Matthias Müller has been doing his best to polish Volkswagen’s latest results. The company's chairman said, ‘The Volkswagen Group’s operations are in great shape, as the figures before special items for the past fiscal year clearly show.’
If it weren’t for ‘the sizeable provisions we made for all repercussions of the emissions issue that are now quantifiable, we would be reporting on yet another successful year overall’. Ah yes, that pesky ‘emissions issue'.
As a result of that roadbump, VW announced it took a €16.2bn (£12.7bn) hit to pay for the diesel emissions test-rigging scandal and recorded a €1.3bn pre-tax loss - its first annual loss since 1993 and its biggest ever. It expects group sales to fall by up to 5% in 2016. If ‘special items’ are ignored the group had a €12.8bn operating profit. (So if you're willing to overlook the firm’s hefty corporate scandal where it admitted cheating on emissions tests for 11 million vehicles worldwide, and the ongoing costs it’s weathering, both financially and reputationally, all is rosy).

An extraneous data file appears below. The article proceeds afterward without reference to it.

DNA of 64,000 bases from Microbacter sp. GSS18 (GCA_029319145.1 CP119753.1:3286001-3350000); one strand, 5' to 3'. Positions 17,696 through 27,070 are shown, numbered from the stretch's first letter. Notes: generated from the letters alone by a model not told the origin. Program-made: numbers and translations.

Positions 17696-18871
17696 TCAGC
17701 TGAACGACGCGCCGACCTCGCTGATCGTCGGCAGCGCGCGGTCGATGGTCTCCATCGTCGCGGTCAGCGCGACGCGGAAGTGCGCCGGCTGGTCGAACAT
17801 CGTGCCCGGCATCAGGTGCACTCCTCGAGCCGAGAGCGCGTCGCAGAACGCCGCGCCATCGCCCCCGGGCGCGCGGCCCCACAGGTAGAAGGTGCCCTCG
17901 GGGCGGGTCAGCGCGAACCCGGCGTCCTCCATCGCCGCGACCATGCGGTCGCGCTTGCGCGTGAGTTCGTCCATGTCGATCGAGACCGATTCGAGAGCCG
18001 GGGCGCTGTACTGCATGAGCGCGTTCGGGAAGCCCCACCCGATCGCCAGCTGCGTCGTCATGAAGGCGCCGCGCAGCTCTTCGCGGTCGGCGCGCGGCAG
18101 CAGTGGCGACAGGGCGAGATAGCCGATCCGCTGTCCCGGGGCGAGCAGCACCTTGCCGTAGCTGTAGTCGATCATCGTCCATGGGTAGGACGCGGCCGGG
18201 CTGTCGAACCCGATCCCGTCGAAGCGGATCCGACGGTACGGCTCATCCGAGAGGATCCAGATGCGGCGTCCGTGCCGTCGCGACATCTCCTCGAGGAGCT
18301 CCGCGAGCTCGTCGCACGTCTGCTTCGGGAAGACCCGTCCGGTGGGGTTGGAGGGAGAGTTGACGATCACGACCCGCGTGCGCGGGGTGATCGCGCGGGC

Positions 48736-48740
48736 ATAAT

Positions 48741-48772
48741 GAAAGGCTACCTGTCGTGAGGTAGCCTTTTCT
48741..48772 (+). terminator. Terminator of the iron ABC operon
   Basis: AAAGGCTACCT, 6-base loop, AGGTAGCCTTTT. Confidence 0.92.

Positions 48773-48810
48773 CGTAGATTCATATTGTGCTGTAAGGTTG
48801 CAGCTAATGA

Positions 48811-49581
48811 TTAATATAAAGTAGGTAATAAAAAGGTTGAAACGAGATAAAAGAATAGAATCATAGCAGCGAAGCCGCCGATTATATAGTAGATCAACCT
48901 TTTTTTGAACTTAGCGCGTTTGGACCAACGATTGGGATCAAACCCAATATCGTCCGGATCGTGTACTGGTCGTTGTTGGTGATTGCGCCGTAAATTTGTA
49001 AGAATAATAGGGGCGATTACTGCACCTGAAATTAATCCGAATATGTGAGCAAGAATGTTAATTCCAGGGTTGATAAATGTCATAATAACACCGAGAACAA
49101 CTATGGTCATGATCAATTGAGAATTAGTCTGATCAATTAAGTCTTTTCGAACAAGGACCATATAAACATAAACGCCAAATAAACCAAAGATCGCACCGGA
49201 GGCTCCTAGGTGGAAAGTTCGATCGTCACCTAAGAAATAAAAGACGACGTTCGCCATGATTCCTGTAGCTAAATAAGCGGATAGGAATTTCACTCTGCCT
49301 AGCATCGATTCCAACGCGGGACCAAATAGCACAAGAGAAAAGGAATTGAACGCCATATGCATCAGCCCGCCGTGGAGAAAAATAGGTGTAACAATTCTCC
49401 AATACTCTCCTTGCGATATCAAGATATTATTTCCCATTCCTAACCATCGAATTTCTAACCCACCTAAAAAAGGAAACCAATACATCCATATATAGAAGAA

How VW proceeds from here is uncertain. After months of negotiations the group has just proposed the biggest car buy back in history (as many as 480,000 US cars equipped with the naughty, if devilishly clever, software).
And it’s a vast problem likely to rumble on for a while longer yet, amid a potentially turbulent time for the auto industry as a whole. This week's Mitsubishi news and announcement that several German carmakers plan to recall more than 600,000 cars as part of the investigations into emissions will have investors feeling edgy.
There’s still work to be done in rebuilding customer trust (as VW's sales compared to the rest of the European market reflect). The buy back proposal is a good, if expensive, start. It does though, inevitably mean questions will arise from non-US customers.
Britain's Transport Secretary Patrick McLoughlin has already stuck his oar in to enquire as to why those in the US are being offered compensation but not the UK. VW might have upped the amount set aside to deal with the fall out, but the overall cost of its scandal could continue to escalate for a while yet.